Lemann's Balsam
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Lemann's Balsam
A Native Photo: Thingnam Girija
Common name: Lemann's Balsam
Botanical name: Impatiens lemannii    Family: Balsaminaceae (Balsam family)
Synonyms: Impatiens harrissii

Lemann's Balsam is an annual herb, about 20-50 cm tall. It is named for Charles Morgan Lemann (1806-1852), an English botanist. Flowers are borne at branch-ends, flower-cluster-stalks are few-flowered. Flowers are about 2.5 cm across, pink, yellow and white, flower-stalk slender, about 1.5-2.5 cm long, bracts ovate-lanceshaped, tip tapering, persistent, about 3-4 mm long. Lateral sepals are ovate-heart-shaped, about 3.5 mm long, with a short sharp point; lower sepal funnel-shaped, 2.4 cm with spur or more, spur curved. Anterior petal is nearly circular, 1.1 x 1.2 cm; lateral united petals 1.9 cm long, 2-lobed, lower petal broadly oblique-obovate, larger than the upper one, tip flat or not. Stems are erect, simple or sparsely branched, hairless. Leaves are alternate, ovate to ovate-lanceshaped, about 1.5-5 x 1-3.5 cm across, base wedge-shaped or somewhat rounded, margins rounded toothed with few stipitate glands, tip pointed, membranous, lateral veins about 5-6 or more on either side of the midrib, green above and paler beneath, minutely velvet-hairy both above and beneath, leaf-stalk slender, about 1-3 cm long, longer in lower and middle leaves. Capsule is narrow spindle-shaped or somewhat club-shaped, swollen in the middle, about 1.3-2 cm long, hairless, not bursting open. Lemann's Balsam is found in Afghanistan, Pakistan and the Himalayas, at altitudes of 1800-2400 m.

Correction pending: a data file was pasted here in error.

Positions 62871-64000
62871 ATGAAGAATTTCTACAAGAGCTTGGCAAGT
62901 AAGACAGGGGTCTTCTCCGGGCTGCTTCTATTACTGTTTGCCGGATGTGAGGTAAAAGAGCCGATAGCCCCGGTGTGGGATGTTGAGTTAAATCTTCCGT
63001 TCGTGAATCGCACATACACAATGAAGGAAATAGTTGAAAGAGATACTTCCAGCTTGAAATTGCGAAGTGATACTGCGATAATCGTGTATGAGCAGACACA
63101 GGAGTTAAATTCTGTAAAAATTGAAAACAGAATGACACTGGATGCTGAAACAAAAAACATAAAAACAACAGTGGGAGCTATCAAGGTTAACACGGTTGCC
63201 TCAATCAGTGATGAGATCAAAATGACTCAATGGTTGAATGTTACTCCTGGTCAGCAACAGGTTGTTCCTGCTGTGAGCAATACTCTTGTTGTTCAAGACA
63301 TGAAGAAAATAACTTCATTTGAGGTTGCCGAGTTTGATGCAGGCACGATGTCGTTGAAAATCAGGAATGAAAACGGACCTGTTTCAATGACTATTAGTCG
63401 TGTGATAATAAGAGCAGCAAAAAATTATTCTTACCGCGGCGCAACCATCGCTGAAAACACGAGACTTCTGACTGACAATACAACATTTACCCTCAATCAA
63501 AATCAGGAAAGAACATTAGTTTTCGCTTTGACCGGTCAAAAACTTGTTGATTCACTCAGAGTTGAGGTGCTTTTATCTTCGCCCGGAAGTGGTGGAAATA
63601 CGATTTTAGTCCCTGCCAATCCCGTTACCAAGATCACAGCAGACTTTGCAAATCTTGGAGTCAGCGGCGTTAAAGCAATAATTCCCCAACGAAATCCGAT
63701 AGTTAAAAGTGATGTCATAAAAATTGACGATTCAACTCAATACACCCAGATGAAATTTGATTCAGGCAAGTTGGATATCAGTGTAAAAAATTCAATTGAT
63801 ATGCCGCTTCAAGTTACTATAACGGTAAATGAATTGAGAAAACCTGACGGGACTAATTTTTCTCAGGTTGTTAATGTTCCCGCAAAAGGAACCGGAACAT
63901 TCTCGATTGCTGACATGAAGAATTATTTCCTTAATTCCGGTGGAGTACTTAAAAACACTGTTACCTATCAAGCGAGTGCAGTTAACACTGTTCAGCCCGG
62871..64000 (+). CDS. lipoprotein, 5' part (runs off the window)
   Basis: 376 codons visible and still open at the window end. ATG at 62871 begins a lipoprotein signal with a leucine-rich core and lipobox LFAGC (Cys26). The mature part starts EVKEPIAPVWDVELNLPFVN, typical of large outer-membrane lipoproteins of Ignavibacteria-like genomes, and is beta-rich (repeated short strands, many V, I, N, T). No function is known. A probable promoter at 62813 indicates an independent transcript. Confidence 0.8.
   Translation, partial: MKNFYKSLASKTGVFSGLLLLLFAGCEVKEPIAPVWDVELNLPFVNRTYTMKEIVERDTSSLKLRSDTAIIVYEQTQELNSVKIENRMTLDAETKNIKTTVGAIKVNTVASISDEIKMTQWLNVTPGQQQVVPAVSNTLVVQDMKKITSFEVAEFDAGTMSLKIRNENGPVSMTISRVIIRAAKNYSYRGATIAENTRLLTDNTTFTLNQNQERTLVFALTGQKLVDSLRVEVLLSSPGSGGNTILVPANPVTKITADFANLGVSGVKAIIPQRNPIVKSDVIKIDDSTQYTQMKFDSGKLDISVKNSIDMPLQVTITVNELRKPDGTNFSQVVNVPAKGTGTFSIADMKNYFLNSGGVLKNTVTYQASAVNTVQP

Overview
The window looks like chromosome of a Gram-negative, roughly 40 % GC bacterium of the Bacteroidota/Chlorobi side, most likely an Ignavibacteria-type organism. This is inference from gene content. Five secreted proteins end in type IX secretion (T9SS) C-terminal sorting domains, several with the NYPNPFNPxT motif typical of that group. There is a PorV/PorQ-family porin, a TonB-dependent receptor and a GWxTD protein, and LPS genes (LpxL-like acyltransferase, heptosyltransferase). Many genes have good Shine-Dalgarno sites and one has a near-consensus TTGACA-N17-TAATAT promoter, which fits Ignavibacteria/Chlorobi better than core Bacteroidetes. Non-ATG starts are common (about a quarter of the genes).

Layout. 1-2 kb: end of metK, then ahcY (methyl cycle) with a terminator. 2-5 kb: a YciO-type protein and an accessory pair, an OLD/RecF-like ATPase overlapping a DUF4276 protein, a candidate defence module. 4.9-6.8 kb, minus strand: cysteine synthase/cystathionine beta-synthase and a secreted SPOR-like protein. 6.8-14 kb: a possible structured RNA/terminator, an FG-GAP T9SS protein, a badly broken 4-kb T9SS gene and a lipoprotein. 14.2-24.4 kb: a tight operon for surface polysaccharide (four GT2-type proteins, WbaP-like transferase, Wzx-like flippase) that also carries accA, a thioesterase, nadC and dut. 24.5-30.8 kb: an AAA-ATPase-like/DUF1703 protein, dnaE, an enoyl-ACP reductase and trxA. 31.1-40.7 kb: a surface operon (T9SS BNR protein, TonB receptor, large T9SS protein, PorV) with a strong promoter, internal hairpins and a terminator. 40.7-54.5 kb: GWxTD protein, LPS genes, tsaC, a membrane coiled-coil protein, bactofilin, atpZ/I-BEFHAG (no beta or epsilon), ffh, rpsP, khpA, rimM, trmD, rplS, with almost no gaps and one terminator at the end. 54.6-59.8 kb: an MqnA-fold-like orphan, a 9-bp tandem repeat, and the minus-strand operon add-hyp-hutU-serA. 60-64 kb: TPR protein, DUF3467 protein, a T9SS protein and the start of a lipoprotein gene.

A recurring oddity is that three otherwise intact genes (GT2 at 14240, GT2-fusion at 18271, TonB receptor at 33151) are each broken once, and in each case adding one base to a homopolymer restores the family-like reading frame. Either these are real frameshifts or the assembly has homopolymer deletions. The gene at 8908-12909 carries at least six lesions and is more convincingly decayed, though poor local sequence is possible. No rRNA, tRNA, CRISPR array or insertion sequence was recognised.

Identification credit: Tabish Photographed on Dharamsala-Triund route, Himachal Pradesh.

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